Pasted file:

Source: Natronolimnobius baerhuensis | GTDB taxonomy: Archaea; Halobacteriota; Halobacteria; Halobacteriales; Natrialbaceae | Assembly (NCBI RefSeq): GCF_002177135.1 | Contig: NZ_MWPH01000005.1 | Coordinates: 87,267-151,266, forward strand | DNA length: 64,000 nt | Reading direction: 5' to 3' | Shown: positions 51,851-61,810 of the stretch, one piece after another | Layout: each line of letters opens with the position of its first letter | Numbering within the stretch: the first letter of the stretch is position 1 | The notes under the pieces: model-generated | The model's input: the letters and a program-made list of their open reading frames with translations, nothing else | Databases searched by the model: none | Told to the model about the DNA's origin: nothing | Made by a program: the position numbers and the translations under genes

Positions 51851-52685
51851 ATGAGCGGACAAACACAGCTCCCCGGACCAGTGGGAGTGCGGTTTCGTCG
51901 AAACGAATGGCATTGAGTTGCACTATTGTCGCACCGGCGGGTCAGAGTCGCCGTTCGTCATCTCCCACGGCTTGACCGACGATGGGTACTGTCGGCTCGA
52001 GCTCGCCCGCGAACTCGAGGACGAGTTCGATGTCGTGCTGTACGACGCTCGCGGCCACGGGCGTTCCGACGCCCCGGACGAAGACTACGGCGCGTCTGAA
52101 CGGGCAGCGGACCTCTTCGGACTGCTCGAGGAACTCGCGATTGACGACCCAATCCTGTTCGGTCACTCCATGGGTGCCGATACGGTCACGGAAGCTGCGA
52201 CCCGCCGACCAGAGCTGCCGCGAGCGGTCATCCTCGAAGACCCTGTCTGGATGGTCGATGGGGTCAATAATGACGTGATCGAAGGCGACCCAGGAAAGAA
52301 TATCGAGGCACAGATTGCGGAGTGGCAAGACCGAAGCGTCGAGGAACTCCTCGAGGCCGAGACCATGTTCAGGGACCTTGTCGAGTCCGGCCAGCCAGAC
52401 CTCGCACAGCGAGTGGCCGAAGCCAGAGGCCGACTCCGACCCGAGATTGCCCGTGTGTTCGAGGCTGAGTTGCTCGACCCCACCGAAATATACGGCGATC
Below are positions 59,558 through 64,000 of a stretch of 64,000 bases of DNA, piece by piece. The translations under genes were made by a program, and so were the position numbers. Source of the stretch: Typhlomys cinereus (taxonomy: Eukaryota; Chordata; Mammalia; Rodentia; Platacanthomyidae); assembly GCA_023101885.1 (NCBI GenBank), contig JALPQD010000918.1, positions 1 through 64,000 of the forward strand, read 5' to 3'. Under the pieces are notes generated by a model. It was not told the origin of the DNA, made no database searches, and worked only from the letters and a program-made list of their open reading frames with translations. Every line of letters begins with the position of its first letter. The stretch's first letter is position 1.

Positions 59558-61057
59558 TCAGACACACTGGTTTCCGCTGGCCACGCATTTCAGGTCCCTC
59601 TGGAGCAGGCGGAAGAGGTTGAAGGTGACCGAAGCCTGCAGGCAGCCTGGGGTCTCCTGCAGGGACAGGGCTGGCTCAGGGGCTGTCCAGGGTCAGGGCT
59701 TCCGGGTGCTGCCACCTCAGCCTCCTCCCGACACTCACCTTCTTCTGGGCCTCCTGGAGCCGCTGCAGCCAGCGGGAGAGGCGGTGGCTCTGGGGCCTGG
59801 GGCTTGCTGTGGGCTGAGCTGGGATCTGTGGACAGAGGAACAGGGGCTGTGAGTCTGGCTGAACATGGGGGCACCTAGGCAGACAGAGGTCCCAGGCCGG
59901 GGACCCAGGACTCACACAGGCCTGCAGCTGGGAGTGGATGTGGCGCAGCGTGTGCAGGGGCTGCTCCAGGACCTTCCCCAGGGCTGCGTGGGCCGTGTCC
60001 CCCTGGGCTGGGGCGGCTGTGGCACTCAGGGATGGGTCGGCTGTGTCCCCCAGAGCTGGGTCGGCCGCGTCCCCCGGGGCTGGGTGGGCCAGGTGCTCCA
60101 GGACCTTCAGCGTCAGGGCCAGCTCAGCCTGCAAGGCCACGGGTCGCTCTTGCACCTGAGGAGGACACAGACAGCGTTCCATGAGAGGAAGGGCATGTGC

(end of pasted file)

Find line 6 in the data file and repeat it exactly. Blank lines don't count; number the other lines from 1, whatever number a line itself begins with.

52101 CGGGCAGCGGACCTCTTCGGACTGCTCGAGGAACTCGCGATTGACGACCCAATCCTGTTCGGTCACTCCATGGGTGCCGATACGGTCACGGAAGCTGCGA